United States v. Acevedo-Maldonado, No. 11-1334 (1st Cir. 2012)Annotate this Case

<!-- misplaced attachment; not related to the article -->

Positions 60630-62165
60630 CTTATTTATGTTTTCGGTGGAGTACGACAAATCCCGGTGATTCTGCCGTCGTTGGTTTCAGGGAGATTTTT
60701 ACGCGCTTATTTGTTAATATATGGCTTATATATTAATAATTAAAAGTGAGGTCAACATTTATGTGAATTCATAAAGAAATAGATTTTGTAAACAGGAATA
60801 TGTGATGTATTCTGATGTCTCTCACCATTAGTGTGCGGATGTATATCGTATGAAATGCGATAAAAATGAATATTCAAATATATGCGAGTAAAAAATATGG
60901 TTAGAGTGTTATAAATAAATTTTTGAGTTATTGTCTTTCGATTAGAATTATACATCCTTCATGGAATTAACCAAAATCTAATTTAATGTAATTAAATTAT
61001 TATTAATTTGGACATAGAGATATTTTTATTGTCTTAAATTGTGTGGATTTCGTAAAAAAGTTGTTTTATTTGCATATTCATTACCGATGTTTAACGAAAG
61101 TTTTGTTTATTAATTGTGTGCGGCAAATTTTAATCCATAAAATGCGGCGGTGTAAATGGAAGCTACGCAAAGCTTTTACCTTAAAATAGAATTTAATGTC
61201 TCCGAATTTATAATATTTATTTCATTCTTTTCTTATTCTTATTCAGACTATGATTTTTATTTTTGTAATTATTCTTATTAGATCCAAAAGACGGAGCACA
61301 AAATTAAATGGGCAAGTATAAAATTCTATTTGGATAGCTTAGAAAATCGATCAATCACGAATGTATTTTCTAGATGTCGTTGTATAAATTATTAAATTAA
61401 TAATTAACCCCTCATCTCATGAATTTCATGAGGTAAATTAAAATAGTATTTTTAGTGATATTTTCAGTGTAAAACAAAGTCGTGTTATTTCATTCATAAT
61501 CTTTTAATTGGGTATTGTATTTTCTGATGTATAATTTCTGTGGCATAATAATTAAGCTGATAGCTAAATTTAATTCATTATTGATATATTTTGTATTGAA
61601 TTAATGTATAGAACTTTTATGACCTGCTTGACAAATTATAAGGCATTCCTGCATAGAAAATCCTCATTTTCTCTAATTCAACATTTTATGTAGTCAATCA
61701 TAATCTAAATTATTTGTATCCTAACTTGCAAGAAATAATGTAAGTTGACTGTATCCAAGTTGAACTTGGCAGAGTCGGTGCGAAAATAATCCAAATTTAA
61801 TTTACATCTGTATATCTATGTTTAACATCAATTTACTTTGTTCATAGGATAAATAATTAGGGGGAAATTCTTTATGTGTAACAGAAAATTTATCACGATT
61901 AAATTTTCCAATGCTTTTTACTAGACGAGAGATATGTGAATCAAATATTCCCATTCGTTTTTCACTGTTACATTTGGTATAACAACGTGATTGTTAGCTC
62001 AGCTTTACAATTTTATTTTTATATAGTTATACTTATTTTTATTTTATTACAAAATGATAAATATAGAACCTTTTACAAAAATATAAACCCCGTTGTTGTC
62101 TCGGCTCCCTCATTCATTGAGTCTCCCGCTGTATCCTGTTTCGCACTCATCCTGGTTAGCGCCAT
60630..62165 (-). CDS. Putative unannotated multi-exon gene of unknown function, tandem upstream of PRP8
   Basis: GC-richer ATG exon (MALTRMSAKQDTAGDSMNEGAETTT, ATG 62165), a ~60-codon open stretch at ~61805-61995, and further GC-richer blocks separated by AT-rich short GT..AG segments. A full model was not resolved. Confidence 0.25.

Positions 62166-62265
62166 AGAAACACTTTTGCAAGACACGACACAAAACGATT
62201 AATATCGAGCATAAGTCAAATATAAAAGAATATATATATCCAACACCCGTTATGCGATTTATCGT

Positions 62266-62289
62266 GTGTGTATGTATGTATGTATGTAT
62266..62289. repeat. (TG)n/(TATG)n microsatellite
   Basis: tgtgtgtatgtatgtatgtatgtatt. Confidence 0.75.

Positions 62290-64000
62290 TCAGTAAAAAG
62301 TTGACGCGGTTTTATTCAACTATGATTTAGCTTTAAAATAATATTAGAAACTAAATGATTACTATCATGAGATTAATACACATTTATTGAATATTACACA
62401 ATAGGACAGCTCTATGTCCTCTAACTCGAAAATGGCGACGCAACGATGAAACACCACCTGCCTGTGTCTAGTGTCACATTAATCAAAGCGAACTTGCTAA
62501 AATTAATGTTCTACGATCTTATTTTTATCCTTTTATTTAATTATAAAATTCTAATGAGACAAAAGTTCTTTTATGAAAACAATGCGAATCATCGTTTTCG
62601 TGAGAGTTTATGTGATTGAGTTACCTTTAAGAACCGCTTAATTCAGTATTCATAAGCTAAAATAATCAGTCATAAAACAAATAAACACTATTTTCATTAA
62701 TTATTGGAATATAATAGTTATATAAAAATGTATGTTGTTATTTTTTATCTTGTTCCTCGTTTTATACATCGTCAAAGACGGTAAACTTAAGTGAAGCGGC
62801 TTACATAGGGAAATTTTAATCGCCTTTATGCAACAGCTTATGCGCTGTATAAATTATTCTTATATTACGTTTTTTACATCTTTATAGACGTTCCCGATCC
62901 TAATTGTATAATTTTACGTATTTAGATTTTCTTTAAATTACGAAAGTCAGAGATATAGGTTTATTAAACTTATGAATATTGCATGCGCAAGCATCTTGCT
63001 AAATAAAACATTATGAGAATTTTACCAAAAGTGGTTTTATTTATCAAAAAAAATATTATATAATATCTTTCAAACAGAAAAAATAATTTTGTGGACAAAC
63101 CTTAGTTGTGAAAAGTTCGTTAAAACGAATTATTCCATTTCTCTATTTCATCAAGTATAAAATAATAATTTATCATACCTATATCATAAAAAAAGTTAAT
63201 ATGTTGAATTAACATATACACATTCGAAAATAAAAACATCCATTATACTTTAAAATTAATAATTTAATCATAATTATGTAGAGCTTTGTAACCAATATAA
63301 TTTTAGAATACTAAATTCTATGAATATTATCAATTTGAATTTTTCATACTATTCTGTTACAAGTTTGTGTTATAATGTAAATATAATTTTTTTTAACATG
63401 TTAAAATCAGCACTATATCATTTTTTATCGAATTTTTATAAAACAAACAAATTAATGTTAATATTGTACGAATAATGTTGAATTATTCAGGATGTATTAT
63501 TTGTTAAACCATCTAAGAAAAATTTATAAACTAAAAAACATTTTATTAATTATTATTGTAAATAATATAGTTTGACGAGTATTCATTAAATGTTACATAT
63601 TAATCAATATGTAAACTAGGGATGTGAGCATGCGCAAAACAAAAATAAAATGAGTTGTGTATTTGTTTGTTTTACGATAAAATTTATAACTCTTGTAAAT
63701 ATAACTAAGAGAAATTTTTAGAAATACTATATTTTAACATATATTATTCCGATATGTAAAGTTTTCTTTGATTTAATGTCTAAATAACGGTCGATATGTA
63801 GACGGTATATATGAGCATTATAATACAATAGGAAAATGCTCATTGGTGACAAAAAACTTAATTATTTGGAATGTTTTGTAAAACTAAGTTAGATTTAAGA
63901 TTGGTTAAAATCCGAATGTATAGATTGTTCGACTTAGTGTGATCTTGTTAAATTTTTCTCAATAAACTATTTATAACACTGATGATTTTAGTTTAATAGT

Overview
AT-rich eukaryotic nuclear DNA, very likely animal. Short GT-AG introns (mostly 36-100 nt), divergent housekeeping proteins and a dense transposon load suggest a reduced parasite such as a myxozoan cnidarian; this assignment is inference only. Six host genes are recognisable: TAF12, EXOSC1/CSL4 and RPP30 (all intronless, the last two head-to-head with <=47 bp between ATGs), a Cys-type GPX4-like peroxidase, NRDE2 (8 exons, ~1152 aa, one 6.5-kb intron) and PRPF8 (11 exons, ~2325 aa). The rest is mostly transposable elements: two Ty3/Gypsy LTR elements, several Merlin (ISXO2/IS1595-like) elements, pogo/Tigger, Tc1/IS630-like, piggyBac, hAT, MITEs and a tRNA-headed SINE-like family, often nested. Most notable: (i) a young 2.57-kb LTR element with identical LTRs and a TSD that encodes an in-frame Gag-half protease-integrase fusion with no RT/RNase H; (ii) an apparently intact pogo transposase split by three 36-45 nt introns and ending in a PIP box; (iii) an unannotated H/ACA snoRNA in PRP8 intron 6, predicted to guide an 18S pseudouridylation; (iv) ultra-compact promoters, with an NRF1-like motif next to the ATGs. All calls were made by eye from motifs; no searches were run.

Defendant was convicted after a jury trial of producing, and aiding and abetting in the production of, a visual depiction of a minor engaged in sexually explicit conduct using materials mailed, shipped, or transported in interstate or foreign commerce. Defendant appealed, asserting that the Government's proof as to the crime's jurisdictional element - i.e, that the materials were part of foreign or interstate commerce - rested on inadmissible hearsay, which violated his right to confrontation under the Sixth Amendment. Defendant argued that the testimony of the Government's witness regarding the origin of a hard drive and webcam constituted inadmissible hearsay because it relied on statements contained in the labels affixed to the same. The First Circuit Court of Appeals affirmed Defendant's conviction, holding that the trial court did not plainly err in admitting the disputed testimony, as the witness could have relied on his own expert knowledge rather than the labels in forming an opinion about the objects' origin.